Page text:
have value unless they are actively used, interpreted, reviewed, and revised
over time. Moreover, because codes address minimum expectations for practice
they cannot go beyond matters of duty. A code cannot be expected to motivate bad
people to behave well, nor can a code take the place of the individual's
aspiration for good character or morally reflective practice.
Codes are important when they reflect the realities of professional life.
Codes also declare to those outside the field the way these professionals think
about their responsibilities. One can analyze the importance of codes within a
particular profession by investigating the methods used in their construction,
and by asking how the codes are included within programs of professional
preparation, in-service education, and programs of certification and licensing.
When codes are actively used in these ways, members of the group prove their
collective will to hold each other accountable for a particular kind of
behavior. A professional culture that finds this type of utility in codes of
ethics assures the public that the group is serious about protecting them
against harm from unethical colleagues.
A code is especially valuable in those circumstances where action by the
practitioner will unavoidably result in harm to someone. Such instances may
involve conflicting rights of students and teachers, athletes and coaches, or
subjects and researchers. Ethical dilemmas require the mediation between
competing interests. Codes may also provide guidance regarding professional
etiquette concerning associations with colleagues, clients, and the public.
When there is no instruction from the profession, the practitioner alone
determines what to do. In that case, practitioners use their reasoning,
intuition, and/or practical experience with matters of right and wrong. Without
instruction from colleagues this kind of decision making is often based upon
self-interest and may be no more complicated than asking, "What does my employer
or the public law require me to do?" (Fain & Gillespie, 1990). In searching
for guidance, the practitioner gains no benefit from the collective experience
and knowledge of colleagues. As a result, the basis for determining good
practice is invented by each solitary practitioner and the opportunity for
building a unified profession becomes impossible.
Codes of ethics, if properly crafted, can
reflect the moral foundation of professional life. These codes provide an
opportunity to instruct the beginning practitioner about professional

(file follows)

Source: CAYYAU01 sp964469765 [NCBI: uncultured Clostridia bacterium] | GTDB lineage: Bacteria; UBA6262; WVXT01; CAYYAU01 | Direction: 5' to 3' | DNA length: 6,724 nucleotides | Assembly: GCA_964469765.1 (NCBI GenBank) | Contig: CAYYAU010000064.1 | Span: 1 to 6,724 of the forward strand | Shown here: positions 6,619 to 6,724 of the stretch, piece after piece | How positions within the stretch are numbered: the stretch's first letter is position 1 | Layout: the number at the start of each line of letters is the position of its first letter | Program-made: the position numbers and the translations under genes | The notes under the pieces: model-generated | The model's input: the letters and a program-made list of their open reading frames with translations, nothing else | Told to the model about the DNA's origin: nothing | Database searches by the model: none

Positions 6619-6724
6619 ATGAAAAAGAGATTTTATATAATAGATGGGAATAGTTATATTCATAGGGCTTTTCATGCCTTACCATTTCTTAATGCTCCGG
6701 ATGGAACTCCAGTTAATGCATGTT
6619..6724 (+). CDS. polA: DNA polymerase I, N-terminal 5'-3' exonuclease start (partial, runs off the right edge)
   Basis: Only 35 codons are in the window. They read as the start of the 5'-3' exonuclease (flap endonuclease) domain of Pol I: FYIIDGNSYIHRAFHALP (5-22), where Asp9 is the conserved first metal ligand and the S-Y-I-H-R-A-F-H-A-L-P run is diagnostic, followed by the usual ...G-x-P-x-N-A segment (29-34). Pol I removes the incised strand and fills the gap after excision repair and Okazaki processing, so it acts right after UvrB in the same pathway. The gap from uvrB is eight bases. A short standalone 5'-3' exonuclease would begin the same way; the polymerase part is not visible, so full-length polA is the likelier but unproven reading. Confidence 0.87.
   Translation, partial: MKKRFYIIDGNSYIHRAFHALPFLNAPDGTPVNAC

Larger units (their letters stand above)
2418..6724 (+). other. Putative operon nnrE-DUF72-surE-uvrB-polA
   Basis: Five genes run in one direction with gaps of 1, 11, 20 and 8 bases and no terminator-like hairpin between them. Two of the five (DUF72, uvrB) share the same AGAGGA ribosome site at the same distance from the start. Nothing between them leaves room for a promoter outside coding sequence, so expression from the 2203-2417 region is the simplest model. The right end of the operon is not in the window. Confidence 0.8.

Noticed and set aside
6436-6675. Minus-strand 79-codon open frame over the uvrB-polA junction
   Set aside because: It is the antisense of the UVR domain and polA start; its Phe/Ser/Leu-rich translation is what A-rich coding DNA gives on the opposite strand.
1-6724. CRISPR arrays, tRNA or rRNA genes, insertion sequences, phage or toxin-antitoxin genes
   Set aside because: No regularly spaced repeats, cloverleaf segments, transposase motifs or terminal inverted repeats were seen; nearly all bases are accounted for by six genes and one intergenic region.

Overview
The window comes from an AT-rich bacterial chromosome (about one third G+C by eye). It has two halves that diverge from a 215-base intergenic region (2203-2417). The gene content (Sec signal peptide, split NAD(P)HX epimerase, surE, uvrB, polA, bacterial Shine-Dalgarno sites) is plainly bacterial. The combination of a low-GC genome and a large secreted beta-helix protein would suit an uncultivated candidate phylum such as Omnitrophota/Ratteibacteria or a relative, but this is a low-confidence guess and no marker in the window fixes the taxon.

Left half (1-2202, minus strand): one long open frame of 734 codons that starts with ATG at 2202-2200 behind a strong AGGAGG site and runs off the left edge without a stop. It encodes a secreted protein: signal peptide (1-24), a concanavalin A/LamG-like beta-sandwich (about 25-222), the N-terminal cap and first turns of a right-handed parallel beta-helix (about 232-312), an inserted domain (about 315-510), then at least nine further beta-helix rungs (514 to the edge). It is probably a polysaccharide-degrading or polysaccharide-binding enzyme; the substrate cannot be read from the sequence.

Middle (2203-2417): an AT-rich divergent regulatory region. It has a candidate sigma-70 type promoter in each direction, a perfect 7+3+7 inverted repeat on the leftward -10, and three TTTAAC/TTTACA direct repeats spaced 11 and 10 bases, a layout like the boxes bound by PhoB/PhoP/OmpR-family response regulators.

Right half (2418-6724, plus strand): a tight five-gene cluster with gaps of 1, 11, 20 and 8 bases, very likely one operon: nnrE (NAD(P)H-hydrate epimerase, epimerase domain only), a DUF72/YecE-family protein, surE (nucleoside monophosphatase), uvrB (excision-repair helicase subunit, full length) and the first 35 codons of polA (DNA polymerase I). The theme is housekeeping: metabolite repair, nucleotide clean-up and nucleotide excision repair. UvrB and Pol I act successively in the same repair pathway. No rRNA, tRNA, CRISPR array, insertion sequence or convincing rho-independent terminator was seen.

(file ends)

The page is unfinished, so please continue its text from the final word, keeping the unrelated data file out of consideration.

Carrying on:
responsibility, and they serve as a reminder to those in the field that
continued practice is dependent upon compliance with specific expectations held
by colleagues. Providing that attention is given to enforcement, they can be
instrumental in guarding against those who believe that decency in professional
behavior is all relative, all a matter of personal taste, or arbitrary
preference for professional behavior.
Teaching well in ethics asks that the teachers have good character, are
familiar with ethical concepts, and have an interest in moral reflection.
Working to assure this goal, there needs to be attention given to moral
philosophy within professional preparation and inservice education. Research
agendas that collect and analyze case materials and thereby describe how ethical
principles are applied within the specializations are needed. Great benefit
would be derived if the specialized fields within HPRD were to create an ongoing
conversation about ethics in their respective fields. If this were to occur, the
unification of practitioners who serve diverse groups of clientele across a
great number of environments would be realized. It is the ethics of these
practitioners that serve as a common foundation for professional practice.
References identified with an EJ or ED number
have been abstracted and are in the ERIC database. Journal articles (EJ) should
be available at most research libraries; documents (ED) are available in ERIC
microfiche collections at more than 700 locations. Documents can also be ordered
through the ERIC Document Reproduction Service: 1-800-443-ERIC. For more
information contact the ERIC Clearinghouse on Teacher Education, One Dupont
Circle, NW, Suite 610, Washington, DC 20036; (202) 293-2450.
Fain, G. S., (Ed.). (1990). Leisure and ethics, reflections on the philosophy
of leisure. Reston, VA: American Alliance for Health, Physical Education,
Recreation and Dance.
Fain, G. S., & Gillespie, K. (1990). Professional ethics and intellectual
property: A national study. Journal of Physical Education, Recreation and Dance,
61(3), 88-95. ED 407 893
LeUnes, A. D., & Nation, J. R. (1989). Sport psychology: An introduction.
National Recreation and Park Association. (1977). Manual of procedures for
establishment of a committee on professional ethics by state recreation and park
associations. VA: Author.
National Therapeutic Recreation Society. (1990). Code of ethics. VA: National
Recreation and Park Association.
Rich, J. M. (1984). Professional ethics in education. Springfield, IL:
Charles C. Thomas. ED 261 641 (not available from EDRS).